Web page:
Berlin and beyond: Auf Wiedersehen Britain
(http://www.dw.com/en/berlin-and-beyond-auf-wiedersehen-britain/a-40330830)

TheGreenBastard
2nd September 2017, 12:46
Don't be silly. Certain countries trying Eugenics is part of the reason we are in this mess.

Anyway looks like De Gaulle was right to try and keep the UK out of the CM. He knew the UK was full of dimwits who like causing trouble and strife for the sake of it.

Looks like we were wrong to save him and his family then, should have sold him to the Nazis.

SueEllen
2nd September 2017, 13:47
Looks like we were wrong to save him and his family then, should have sold him to the Nazis.

Like the Polish?

Bee
2nd September 2017, 14:02
More of the same. :ohwell

TheGreenBastard
2nd September 2017, 14:57
Like the Polish?

What relevance is that, hag?

You equate a single cretin and his family to an entire nation? The British educational system failed you.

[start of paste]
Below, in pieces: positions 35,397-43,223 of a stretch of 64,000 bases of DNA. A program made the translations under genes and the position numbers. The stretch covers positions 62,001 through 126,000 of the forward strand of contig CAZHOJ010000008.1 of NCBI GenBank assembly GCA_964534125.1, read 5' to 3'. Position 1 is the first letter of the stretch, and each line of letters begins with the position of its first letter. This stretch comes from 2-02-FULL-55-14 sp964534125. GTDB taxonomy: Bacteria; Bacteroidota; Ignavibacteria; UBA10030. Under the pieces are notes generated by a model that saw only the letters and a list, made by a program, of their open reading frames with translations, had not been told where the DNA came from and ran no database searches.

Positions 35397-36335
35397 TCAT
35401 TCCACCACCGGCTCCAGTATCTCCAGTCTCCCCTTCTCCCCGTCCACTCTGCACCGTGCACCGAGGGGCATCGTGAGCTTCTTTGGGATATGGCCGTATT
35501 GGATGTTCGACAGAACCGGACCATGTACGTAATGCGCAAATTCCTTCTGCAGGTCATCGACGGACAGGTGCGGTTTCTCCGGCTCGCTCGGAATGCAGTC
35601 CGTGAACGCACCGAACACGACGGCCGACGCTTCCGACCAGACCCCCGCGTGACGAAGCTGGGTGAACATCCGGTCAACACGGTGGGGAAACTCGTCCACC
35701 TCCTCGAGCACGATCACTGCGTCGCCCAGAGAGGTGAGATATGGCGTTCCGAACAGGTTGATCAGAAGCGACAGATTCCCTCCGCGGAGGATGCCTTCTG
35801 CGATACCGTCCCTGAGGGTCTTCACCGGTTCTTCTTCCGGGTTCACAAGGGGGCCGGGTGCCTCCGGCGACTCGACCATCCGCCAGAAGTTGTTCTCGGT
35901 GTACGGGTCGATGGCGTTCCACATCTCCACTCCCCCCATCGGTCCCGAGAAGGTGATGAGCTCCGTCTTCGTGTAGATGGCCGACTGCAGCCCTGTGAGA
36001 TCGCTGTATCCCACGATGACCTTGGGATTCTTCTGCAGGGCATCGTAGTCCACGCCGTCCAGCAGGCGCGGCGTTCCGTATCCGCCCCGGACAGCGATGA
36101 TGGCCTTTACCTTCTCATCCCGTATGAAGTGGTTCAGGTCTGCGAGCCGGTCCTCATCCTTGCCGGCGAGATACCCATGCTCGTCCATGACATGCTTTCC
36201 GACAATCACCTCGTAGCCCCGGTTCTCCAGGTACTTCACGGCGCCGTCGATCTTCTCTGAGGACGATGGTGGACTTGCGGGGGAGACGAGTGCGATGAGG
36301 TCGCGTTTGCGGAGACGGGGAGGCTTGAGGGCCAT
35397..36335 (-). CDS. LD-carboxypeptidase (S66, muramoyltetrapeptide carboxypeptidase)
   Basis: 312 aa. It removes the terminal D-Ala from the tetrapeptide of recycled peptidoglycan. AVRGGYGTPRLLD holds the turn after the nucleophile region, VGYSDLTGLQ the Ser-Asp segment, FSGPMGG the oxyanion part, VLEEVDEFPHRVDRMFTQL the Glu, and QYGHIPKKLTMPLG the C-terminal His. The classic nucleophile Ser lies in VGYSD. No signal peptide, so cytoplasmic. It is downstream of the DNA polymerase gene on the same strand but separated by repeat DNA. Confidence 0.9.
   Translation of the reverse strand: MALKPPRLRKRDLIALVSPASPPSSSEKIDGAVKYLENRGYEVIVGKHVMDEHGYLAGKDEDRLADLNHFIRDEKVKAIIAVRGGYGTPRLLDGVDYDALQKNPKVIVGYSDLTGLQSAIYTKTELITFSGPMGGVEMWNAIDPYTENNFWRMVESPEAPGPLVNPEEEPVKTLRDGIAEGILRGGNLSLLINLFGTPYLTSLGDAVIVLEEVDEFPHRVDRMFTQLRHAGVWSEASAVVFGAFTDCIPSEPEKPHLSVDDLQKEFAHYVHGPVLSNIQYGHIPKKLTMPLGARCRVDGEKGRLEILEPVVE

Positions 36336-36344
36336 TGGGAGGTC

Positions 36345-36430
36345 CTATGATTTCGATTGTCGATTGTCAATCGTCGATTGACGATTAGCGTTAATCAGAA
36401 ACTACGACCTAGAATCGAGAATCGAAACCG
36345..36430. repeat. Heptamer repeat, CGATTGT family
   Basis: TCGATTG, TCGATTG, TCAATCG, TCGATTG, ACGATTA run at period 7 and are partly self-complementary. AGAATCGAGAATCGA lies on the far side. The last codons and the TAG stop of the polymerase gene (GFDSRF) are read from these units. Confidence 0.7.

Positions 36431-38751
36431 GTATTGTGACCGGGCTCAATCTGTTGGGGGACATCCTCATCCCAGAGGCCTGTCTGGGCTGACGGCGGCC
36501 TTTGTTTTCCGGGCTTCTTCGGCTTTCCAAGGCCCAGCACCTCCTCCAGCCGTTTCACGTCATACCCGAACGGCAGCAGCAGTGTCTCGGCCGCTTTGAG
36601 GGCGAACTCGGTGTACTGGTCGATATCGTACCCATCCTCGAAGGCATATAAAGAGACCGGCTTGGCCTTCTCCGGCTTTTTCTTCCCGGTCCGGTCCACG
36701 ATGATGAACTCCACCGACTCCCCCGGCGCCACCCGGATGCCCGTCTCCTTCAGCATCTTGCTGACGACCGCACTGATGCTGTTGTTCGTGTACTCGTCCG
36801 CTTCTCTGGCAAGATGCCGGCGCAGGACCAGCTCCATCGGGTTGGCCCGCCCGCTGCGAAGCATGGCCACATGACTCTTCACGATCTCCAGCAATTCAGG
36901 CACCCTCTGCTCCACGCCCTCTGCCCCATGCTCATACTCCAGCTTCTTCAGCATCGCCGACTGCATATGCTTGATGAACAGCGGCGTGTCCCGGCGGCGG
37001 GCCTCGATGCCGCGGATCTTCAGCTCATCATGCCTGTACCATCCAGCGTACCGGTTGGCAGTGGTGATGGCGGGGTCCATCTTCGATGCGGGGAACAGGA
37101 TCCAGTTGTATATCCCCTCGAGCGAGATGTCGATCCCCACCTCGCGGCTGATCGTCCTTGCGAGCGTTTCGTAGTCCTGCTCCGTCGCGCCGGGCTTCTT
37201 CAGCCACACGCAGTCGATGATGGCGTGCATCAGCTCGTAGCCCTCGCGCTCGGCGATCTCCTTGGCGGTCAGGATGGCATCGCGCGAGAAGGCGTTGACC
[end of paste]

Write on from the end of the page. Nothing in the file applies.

SueEllen
2nd September 2017, 15:20
What relevance is that, hag?

You equate a single cretin and his family to an entire nation? The British educational system failed you.

Well goat since we sold the Polish to the Nazis and the consequences weren't pleasant I was merely asking would it have been worth selling another of our Allies to them.

TheGreenBastard
2nd September 2017, 15:59
Well goat since we sold the Polish to the Nazis and the consequences weren't pleasant I was merely asking would it have been worth selling another of our Allies to them.

Wrench, define "we"? How far do you want to deviate the point?

Cirrus
2nd September 2017, 15:59
The only thing of worth in your post is Woozie, I like it. Wonder if I can get the domain name. Thanks CirrusIf ever you get the urge to say something with any kind of content, any kind of relevance to the substance of the thread you're inserting random, meaningless insults into, don't let us stop you...

:tumble:

shaunbhoy
2nd September 2017, 16:08
If ever you get the urge to say something with any kind of content, any kind of relevance to the substance of the thread you're inserting random, meaningless insults into, don't let us stop you...